A Recipe for Retirement Disaster
What exactly is in your 401(K)?
Recently, I met a young woman in her early twenties who had just landed her first big job right out of college. She told me excitedly about her salary, her signing bonus, and her 401(k).
"So what exactly is in your 401(k)?" I asked.
She looked a little confused. "Well, it's a standard 401(k). My employer matches my contributions."
"Yes, but what exactly goes into your 401(k)?"
She had no answer. I didn't expect her to. Very few people know exactly what they're getting in their 401(k) or how much it's actually going to cost them.
Millennials especially have little understanding of their retirement plan at the beginning of their work life. To them, retirement is decades away, something to worry about when their knees start aching and their kids go to college.
They have some idea of how they will pay for retirement, but aren't taking active steps to put a plan in place. In fact, a report from Merrill Lynch and Age Wave showed that Millennials expect to use personal means to fund 65% of their retirement, but 42% haven't even started saving money.
Many of them see investing in a 401(k) as a solid plan for right now, until they can earn enough money to invest more substantially. But what they don't realize is that what goes into these plans is a recipe for disaster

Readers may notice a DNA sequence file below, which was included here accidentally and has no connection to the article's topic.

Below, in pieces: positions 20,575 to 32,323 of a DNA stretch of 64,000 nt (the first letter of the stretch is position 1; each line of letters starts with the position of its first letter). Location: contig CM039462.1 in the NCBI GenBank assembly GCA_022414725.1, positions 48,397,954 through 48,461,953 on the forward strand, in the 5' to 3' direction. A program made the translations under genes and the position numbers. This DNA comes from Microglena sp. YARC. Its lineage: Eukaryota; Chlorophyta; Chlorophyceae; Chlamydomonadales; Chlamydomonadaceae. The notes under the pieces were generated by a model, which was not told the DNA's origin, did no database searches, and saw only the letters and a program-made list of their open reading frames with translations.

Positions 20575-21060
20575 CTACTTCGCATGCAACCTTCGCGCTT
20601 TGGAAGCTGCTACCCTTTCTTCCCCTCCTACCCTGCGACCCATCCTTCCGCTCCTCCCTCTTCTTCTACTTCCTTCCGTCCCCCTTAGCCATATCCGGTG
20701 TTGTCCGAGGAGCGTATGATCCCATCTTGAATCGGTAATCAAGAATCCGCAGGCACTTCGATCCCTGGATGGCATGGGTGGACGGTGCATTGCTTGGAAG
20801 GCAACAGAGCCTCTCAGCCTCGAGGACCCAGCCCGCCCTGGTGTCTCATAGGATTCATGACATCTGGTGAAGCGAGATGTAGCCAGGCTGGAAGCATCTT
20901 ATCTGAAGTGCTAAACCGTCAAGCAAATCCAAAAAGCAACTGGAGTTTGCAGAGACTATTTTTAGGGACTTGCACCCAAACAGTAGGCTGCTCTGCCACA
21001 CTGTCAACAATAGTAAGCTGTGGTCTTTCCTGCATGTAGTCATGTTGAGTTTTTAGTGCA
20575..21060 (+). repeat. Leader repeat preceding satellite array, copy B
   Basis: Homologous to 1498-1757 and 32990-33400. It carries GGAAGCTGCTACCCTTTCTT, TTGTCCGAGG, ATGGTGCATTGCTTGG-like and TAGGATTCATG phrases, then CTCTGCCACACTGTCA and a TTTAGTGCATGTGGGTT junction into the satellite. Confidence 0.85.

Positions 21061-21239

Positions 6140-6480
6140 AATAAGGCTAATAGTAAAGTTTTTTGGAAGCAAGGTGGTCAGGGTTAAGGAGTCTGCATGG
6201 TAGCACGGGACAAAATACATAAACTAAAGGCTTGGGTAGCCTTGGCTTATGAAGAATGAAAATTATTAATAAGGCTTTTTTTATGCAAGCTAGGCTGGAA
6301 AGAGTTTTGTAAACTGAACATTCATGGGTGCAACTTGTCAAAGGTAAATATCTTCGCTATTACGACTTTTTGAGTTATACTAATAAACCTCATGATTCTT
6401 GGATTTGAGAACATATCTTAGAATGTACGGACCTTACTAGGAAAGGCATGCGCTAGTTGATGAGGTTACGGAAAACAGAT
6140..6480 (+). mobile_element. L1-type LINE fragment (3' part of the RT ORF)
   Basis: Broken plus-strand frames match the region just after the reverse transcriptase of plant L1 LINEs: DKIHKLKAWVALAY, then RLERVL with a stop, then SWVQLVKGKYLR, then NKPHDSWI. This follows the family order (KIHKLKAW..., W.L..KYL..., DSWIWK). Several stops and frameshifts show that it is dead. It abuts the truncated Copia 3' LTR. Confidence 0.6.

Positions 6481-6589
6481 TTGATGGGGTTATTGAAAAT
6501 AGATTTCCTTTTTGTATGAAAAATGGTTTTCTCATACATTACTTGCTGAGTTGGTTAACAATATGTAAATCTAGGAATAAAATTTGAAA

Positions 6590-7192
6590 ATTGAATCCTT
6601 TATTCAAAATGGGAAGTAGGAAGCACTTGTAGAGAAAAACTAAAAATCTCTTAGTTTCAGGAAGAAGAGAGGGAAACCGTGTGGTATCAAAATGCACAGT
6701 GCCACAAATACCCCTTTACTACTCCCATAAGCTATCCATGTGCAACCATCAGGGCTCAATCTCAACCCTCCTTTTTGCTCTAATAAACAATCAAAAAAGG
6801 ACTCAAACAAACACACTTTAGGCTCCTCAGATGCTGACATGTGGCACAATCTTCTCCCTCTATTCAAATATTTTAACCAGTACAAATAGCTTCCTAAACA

The 401(k) recipe
I've said it once and I'll say it again: the 401(k) is the single worst way to invest your retirement savings.
Thousands of Americans rely on employer-sponsored retirement plans, but they have no idea what they're paying for or where their money is going. They sign away control over their retirement, and don't think about trying to get it back until it's too late.
The 401(k) has become less of a retirement "plan" and more of a retirement "cross your fingers" recipe, with lots of unhealthy ingredients thrown in. With a lack of financial understanding, and some strong misunderstandings about where they're money is going, Americans have relinquished control over their future, leaving them with an absolute mess.
Which leads me to my question: Do you know what's really in your 401(k) "plan"? Let's walk through some ingredients you didn't know were packed into your retirement plan.